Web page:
It is yet another principal object of this invention to further comprise a data storage subsystem, integrated locally and/or accessible remotely over a computer network or via the Internet, so as to facilitate an ability to present comparisons of past and present performance.
 It is yet another principal object of this invention to describe a method and its utility to determine the start and end time of sprints by making a computer-assisted comparison of measured speed relative to a user-selectable or computer-defined threshold for one or more athletes, animals, and/or other objects.
 It is yet another principal object of this invention to facilitate the communication of, or further comprise an interface to, one or more biometric information collection devices such that the corresponding biometric data may be utilized as an input to said parameter-threshold method, or as an augmentation or index to the aforementioned spatial tracking data, as well as its further derivations or its presentation in various formats and/or various media types.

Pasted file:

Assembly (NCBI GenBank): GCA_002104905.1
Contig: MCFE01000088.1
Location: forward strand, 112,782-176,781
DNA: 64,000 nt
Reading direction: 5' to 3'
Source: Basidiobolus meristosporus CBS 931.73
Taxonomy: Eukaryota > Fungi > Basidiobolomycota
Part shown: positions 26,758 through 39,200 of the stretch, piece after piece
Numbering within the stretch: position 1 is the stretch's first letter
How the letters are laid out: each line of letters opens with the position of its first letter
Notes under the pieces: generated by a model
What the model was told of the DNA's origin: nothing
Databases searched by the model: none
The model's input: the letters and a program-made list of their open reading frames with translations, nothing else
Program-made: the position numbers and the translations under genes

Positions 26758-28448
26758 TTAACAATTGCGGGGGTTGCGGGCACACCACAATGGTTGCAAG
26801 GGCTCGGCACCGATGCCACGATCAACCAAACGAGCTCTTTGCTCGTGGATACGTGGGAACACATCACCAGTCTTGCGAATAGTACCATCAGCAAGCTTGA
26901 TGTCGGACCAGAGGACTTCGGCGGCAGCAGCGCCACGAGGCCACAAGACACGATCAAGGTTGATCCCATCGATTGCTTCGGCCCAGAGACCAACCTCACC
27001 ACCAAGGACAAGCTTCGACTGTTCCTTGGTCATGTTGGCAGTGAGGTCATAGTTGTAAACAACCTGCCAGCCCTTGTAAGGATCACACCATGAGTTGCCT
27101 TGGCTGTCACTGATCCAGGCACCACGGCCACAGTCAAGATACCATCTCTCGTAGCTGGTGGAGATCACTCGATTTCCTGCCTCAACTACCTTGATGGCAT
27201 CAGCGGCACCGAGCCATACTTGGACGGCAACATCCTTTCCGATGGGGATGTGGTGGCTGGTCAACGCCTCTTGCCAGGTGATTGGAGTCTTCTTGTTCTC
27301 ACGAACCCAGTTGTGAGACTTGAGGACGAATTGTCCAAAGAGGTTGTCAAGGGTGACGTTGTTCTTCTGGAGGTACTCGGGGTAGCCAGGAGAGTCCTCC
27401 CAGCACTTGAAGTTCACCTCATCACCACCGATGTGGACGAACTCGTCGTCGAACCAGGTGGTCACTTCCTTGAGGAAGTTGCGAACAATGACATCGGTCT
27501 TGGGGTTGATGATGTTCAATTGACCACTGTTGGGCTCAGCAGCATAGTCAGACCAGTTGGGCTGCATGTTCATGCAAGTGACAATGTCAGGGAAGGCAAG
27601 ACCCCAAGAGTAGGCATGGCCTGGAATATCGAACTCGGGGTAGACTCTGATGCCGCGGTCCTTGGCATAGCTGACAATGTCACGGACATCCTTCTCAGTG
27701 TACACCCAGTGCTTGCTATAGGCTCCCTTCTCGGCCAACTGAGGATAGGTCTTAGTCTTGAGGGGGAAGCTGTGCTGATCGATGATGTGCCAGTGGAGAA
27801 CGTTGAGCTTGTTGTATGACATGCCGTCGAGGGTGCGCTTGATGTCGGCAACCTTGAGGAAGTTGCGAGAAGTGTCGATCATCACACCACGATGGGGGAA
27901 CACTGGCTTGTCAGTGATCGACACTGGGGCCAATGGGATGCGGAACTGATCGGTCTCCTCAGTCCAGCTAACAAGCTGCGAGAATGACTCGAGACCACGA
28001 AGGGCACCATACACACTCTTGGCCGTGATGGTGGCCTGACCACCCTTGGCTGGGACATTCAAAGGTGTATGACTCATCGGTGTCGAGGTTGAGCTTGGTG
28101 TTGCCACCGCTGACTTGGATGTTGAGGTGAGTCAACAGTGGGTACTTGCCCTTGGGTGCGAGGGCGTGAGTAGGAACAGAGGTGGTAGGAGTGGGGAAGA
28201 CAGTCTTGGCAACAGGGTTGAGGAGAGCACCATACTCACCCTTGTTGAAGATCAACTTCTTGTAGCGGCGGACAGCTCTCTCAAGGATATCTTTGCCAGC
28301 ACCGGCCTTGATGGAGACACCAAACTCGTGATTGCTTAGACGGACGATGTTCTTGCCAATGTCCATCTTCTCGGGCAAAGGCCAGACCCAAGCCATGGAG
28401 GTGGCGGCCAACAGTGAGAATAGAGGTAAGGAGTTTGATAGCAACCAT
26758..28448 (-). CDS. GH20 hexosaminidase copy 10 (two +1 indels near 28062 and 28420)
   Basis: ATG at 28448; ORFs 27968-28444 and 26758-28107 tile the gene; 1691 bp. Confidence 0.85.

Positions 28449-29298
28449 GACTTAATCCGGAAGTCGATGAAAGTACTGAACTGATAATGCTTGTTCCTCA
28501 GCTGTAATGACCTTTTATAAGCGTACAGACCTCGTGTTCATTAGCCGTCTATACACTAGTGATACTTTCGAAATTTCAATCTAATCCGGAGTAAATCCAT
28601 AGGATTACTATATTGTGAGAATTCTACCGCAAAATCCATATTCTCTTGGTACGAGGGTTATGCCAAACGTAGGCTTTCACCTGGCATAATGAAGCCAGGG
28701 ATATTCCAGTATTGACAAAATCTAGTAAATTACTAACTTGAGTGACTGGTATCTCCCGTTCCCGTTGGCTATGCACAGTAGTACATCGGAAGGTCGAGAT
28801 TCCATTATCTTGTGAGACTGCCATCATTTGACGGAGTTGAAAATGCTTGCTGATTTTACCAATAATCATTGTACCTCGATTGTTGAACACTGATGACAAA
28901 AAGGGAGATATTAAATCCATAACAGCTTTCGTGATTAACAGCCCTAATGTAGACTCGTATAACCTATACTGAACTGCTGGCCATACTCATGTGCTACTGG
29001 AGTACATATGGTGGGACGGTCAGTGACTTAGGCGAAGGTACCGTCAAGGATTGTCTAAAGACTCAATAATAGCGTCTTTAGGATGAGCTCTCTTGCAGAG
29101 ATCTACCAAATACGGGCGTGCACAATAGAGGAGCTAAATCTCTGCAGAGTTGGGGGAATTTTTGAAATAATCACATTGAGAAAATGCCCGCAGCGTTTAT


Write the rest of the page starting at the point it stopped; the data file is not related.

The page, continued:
It is yet another principal object of this invention to provide the ability to generate trend analysis, using past and present performance quantification and automated assessment as recorded by said system and method, to provide simulation results for planning and optimizing athletic performance training regiments designed to achieve peak performance for a particular athletic activity (e.g., a fixed distance race) on a particular future target date (e.g., a given number of weeks from the present date).
 It is yet another principal object of this invention to provide the ability to display live or queried data at a kiosk located onsite at the venue of the workout or over a remote network connection, said data presented together with visual media of the associated workout activity.